Goals for Using Comprehension Monitoring Strategies
- When provided a short text, NAME will find the answer to simple WH questions within the text with 85% accuracy given a familiar visual.
- NAME will comprehension questions about short texts with 80% accuracy across 3 sessions.
- NAME will identify and define at least 3 unfamiliar vocabulary words in a text of at least 2 paragraphs in 2 out of 3 opportunities given a familiar visual.
- NAME independently use one comprehension monitoring strategy (identifying unknown words, breaking apart the text, using a graphic organizer, etc…) while reading a 1-3 paragraph length text in 2 out of 3 observed opportunities across 3 sessions.
- When given a short text, NAME will independently follow a 4 step plan to apply pre-taught comprehension strategies in 3 out of 4 opportunities across 2 sessions.
- NAME will demonstrate the ability to utilize reading comprehension strategies (i.e., visualization, context clues, number paragraphs, highlight, underline, etc.) in order to answer factual and more complex reading comprehension questions with no more than 2 verbal prompts with 80% accuracy.
- Given a short text, NAME will rate their knowledge on the topic and one or more comprehension strategies they could use to increase their understanding in 2 out of 3 opportunities.
Read more about my goals here.
Teaching Comprehension Strategies
A recent study by Kärbla et. al. concluded, “Thus, the explicit teaching of comprehension strategies supports students in becoming aware of using multiple comprehension strategies, despite individual differences.” (Kärbla et al, 2023)
Strategies are problem-solving steps that help guide your attention to key information in order to complete complex tasks (like comprehending a short text!). Broadly speaking, strategies are a part of how you regulate your attention, understanding, and learning.
As a reminder, strategy instruction should follow, not proceed, direct work on foundational language comprehension skills including Direct Vocabulary Teaching and Complex Sentence Deconstruction. In addition, direct instruction in knowledge of Text Structure should be done before trying to have your students use general comprehension strategies. Check out Comprehension for more information on this.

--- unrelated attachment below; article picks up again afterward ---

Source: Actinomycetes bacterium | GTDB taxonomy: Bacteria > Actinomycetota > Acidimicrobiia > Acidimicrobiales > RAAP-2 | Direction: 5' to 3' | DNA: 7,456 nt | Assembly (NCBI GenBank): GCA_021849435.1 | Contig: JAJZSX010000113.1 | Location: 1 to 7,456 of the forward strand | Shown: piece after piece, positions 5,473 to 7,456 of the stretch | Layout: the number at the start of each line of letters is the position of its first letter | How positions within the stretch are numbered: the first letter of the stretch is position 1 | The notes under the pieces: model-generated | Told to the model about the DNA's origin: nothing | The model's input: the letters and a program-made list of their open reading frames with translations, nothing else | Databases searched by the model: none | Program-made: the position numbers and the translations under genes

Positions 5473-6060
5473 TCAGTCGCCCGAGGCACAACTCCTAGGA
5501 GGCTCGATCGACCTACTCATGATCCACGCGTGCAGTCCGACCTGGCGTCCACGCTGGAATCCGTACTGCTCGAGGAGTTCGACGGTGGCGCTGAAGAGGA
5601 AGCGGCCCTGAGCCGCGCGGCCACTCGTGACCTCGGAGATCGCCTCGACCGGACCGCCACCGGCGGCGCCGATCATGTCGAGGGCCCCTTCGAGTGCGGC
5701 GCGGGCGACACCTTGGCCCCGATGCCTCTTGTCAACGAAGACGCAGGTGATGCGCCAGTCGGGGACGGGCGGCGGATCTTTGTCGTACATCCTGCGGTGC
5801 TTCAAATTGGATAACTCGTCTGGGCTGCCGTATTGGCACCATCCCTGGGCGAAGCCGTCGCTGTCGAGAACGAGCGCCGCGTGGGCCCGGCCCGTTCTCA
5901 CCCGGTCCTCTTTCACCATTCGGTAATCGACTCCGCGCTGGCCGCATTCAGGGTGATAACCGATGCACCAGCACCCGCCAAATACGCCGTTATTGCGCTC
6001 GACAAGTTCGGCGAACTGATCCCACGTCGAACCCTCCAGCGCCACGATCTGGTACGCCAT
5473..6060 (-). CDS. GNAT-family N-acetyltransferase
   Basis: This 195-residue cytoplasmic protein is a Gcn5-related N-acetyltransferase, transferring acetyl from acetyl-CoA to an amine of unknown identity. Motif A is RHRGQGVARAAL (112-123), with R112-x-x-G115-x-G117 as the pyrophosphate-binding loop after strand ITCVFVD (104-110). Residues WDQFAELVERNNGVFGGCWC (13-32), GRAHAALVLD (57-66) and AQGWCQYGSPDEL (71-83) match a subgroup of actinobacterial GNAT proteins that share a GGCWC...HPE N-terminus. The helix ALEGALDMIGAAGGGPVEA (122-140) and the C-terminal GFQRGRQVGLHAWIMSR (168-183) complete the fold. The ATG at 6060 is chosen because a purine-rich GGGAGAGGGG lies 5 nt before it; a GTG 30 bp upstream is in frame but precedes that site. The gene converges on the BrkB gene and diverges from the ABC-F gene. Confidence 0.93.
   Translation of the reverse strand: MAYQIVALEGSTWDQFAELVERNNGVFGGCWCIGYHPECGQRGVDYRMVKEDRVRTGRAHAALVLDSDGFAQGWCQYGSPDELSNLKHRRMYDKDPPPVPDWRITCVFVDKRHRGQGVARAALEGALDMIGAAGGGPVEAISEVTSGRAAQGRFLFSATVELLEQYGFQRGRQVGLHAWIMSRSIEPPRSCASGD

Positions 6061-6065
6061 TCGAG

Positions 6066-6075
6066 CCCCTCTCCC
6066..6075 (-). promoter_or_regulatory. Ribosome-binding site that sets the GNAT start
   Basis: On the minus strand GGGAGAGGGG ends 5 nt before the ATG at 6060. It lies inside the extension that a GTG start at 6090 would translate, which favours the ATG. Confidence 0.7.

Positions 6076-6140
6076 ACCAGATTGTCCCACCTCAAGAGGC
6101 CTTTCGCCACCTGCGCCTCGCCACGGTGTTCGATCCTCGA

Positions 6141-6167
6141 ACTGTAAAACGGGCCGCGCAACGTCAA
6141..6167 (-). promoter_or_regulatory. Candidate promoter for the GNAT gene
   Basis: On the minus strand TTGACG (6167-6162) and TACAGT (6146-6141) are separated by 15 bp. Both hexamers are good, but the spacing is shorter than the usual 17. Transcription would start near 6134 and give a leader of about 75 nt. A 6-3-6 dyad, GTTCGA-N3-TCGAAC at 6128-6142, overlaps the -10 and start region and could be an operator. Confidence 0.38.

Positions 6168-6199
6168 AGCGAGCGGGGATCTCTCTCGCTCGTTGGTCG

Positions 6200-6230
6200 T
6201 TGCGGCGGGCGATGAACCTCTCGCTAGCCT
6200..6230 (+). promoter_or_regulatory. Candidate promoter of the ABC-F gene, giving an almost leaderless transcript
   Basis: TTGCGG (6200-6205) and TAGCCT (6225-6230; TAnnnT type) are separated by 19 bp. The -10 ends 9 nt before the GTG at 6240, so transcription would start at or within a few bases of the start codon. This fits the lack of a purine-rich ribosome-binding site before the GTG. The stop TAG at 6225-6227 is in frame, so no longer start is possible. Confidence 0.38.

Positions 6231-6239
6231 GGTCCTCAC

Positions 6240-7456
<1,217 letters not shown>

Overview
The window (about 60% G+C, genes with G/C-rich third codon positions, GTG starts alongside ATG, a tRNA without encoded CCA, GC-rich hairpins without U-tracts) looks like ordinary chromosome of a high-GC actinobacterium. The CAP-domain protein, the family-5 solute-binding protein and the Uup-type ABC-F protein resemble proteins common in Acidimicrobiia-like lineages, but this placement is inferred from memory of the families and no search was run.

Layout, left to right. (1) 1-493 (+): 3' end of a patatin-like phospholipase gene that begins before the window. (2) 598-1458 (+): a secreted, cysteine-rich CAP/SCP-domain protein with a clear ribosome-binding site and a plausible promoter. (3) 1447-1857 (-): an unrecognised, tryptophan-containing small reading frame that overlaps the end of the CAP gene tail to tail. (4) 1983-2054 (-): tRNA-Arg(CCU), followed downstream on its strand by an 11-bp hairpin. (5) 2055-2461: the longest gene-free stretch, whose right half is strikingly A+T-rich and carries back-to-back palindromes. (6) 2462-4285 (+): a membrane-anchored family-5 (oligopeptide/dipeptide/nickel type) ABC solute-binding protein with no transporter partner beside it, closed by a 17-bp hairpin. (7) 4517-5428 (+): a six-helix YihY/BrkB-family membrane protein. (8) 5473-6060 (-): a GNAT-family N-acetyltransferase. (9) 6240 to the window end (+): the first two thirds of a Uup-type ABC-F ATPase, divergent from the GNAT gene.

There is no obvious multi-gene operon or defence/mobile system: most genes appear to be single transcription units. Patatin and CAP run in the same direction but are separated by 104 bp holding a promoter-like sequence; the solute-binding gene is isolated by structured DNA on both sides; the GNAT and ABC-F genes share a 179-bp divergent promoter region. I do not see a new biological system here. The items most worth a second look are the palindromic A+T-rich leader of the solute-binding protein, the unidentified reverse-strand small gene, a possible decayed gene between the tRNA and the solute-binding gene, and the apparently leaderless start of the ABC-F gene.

When teaching strategies to students, I’d recommend following these steps:
1 – Activate background knowledge. 2 – Directly teach the strategy. 3 – Model use of the strategy. 4 – Have learners practice use of the strategy with support. 5 – Give feedback and provide scaffolded, faded supports. 6 – Have learners use the strategy independently.
Once students are ready for it, the top strategies I teach for overall text comprehension are:
🔹 Look Ahead: Scan the text or story with your eyes. What do you see? Make a prediction. Think about what the text or story might be about.
🔹 Learn The Words: Discuss vocabulary words your students will encounter in the text. Have your students underline the words in the text. Provide a child-friendly definition and practice using the word in a sentence.
🔹 Break It Up: Break the text up into smaller pieces. Only read 1-2 sentence at a time.
🔹 Main Idea: What do all of the details, or parts, of the text have in common? What is the one main point or topic?
🔹 Visualize It: Make a picture or movie in your head of what is being described. What is the text about? What is happening?
🔹 Summarize: Tell the most important parts of the text in your own words. What does the text what you to remember?
We can practice these strategies in structured activities like this one:
See all of the strategies at work in that one single worksheet? 🤩
Monitoring Comprehension in Context
It’s important to work on generalization of the targeted strategies in context, using other articles (like those on ReadWorks), as well as your students’ classroom work. This provides an opportunity for your students to monitor their own understanding of text and apply the pretaught strategies.
When working on generalization, I have my students follow the exact same process I listed above (often with a visual). We ‘look ahead’, then we break the text up (by circling paragraphs or literally cutting the piece of paper apart), read it, answer questions about it, find the main idea, and summarize it.
💡 Remember: the overall goal of this work is to boost our learners’ ability to monitor their own comprehension, to notice when something doesn’t make sense, and to apply a strategy to get back on track.
In addition, many students might benefit from visualizing the information to increase comprehension. Others might benefit from a lesson or two about self-talk/think alouds, or listening to the little voice in their brain that talks while they read.
The goal here is to increase your students’ meta-awareness of their own comprehension. I want them to be asking themselves questions as they read like “What is this about?”, “What does this mean?”, “What is the main idea of this?” or “Does this make sense?”.
In order to effectively use comprehension strategies, our students need to be aware of what they already know, where their gaps in knowledge are, and tools they can use to better understand what they’re reading.